North Topsail Must Remove Rocks by May

NORTH TOPSAIL BEACH – Rocks on and below the surface of portions of North Topsail Beach’s ocean shoreline will have to be removed before sea turtle nesting season kicks off in May, federal and state wildlife officials say.

Rocks remain  as of Feb 12 in an area where the town was required to remove rocks as deep as 18 inches. Photo: Mike Giles

Rocks remain as of Feb 12 in an area where the town was required to remove rocks as deep as 18 inches. Photo: Mike Giles

The U.S. Fish and Wildlife Service and the N.C. Wildlife Resources Commission notified the Army Corps of Engineers in early February that rocky material on areas of the southern end of the town’s beachfront is unsuitable for turtle nesting.

Those agencies, the N.C. Department of Coastal Management and the town are in discussions about how deep a contractor must dig to remove rocks inadvertently pumped onto the shore last summer during a beach renourishment project.

“Our biggest concern is getting it to three feet depth or, if they’ve lost some of the material pumped onto the beach last summer, going back to their original beach contour,” said John Ellis, a biologist with the Fish and Wildlife Service’s Raleigh field office.

Wildlife officials say heavy concentrations of rocks, atop and well beneath portions of sandy surface above high-tide line, could adversely affect sea turtle nesting. Topsail Island’s 26-mile-long beach is federally designated critical habitat for the threatened loggerhead sea turtle.

A question the town will have to answer, Ellis said, is how much of the original fill material remains on the beach. If, for example, one foot of fill has eroded away, then the town may not have to dig as deep as three feet.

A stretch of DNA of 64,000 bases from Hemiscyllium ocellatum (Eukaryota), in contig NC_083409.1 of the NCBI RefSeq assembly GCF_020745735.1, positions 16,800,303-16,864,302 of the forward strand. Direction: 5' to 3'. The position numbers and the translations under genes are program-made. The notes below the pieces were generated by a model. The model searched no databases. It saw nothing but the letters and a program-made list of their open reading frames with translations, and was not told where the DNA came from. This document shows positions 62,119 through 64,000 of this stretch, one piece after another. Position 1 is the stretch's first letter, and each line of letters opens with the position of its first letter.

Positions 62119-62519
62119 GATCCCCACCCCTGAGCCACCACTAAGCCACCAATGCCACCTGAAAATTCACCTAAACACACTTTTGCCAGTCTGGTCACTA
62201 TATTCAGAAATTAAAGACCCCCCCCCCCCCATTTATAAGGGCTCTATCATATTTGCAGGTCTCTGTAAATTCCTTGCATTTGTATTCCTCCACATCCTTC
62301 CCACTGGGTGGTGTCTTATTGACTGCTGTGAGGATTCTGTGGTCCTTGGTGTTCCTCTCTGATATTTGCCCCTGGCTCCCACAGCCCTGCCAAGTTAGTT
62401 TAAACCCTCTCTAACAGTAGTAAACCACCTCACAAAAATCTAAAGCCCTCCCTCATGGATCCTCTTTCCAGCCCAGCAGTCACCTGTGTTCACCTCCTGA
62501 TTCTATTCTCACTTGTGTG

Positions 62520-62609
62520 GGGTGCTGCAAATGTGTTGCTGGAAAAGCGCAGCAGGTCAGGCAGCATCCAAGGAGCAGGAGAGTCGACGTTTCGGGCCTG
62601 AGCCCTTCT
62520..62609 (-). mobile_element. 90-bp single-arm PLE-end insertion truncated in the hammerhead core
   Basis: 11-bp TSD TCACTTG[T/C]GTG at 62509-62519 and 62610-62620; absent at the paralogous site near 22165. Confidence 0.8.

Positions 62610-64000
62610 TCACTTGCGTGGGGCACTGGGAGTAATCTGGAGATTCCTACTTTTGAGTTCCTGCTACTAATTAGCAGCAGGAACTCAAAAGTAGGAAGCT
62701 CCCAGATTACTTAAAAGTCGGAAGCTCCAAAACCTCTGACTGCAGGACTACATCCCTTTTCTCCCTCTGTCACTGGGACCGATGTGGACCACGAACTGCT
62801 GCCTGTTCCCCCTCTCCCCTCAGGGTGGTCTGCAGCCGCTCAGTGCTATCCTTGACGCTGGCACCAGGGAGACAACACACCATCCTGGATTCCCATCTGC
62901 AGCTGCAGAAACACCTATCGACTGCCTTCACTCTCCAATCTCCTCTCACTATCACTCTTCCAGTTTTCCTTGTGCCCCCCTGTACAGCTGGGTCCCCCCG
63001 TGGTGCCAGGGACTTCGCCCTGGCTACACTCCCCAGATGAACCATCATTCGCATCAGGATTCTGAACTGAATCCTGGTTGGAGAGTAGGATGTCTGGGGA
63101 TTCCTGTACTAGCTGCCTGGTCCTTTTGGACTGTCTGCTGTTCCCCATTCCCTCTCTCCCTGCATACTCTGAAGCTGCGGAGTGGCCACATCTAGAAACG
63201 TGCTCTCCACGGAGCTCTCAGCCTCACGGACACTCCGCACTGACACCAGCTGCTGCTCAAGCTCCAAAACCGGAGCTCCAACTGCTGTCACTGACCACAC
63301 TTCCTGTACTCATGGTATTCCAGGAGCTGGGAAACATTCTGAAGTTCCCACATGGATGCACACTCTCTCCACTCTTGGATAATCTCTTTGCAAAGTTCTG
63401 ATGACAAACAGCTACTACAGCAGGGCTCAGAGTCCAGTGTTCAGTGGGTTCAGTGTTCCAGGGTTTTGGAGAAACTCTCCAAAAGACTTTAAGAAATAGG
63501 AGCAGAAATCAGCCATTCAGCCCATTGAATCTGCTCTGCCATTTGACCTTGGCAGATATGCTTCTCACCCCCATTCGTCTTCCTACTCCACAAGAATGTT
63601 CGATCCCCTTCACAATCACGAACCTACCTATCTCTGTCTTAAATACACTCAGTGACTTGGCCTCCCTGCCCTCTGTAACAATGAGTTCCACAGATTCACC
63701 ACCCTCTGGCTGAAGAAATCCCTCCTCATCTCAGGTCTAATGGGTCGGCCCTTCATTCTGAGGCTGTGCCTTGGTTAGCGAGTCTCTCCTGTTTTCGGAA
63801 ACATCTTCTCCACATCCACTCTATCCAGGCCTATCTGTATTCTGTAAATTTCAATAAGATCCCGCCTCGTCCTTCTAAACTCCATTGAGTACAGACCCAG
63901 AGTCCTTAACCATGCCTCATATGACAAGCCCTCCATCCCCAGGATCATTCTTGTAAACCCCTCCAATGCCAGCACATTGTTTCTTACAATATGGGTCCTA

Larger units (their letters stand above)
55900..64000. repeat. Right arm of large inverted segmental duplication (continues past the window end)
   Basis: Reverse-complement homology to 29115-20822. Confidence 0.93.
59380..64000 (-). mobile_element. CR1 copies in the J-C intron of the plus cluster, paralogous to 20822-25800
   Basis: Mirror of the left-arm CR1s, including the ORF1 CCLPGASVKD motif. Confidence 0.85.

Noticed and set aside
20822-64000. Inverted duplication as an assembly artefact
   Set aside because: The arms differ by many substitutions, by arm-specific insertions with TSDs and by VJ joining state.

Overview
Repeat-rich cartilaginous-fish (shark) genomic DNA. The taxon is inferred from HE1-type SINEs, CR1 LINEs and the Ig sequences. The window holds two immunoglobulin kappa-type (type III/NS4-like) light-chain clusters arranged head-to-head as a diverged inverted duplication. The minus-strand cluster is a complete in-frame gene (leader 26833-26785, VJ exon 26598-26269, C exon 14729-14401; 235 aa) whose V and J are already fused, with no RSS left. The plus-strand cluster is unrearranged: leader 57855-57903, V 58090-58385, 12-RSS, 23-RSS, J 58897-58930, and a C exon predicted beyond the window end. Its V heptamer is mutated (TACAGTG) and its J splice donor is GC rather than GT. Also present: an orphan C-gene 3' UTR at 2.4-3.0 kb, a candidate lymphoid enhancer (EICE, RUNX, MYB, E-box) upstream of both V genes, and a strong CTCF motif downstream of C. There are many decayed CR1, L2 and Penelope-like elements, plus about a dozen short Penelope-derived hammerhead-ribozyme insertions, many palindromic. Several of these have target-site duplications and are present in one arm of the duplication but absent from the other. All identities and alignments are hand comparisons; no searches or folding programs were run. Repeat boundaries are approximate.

Federal and state agencies will meet with town officials Tuesday, Ellis said.

Sea turtle nesting season begins May 1. Female sea turtles create their nests as deep as three feet to lay their eggs. Rocks buried to that depth could interfere with nest building  and potentially trap hatchlings trying to dig to the surface and get to the ocean.

Having a nesting-ready beach for sea turtles is important to North Topsail Beach, said Stuart Turille, the town manager.

“We’re trying to be in complete compliance with Fish and Wildlife for rock remediation for protecting sea turtles and other wildlife,” he said. “We think this is surficial rock. That’s part of the discussion. We’re not taking a position adversarial to Fish and Wildlife. We have some data we need to clarify as to the rock further down.”

Winter storms have churned up rocks up and down North Topsail’s ocean shore, including the town’s northern end, Turille said.

“We need to clarify, is this an island-wide phenomenon or is this just in phase five?” he said. “The town is ready to remove the surface rock. I’m ready to comply, I just need to know what the parameters are.”

As far as the Fish and Wildlife Service is concerned, Ellis said, the focus of concern is within the project area.

North Topsail Beach's nearly $17 million beach-renourishment project was completed June 30, 2015.

North Topsail Beach’s nearly $17 million beach-renourishment project was completed June 30, 2015. File photo

Tons of rock were removed from the beach throughout a majority of the town’s “phase five” beach renourishment project last year. The rocks were initially uncovered by winter storms in late January and early February 2015, about two months after a dredge began pumping sand from a site along the ocean floor onto the town’s southernmost beach.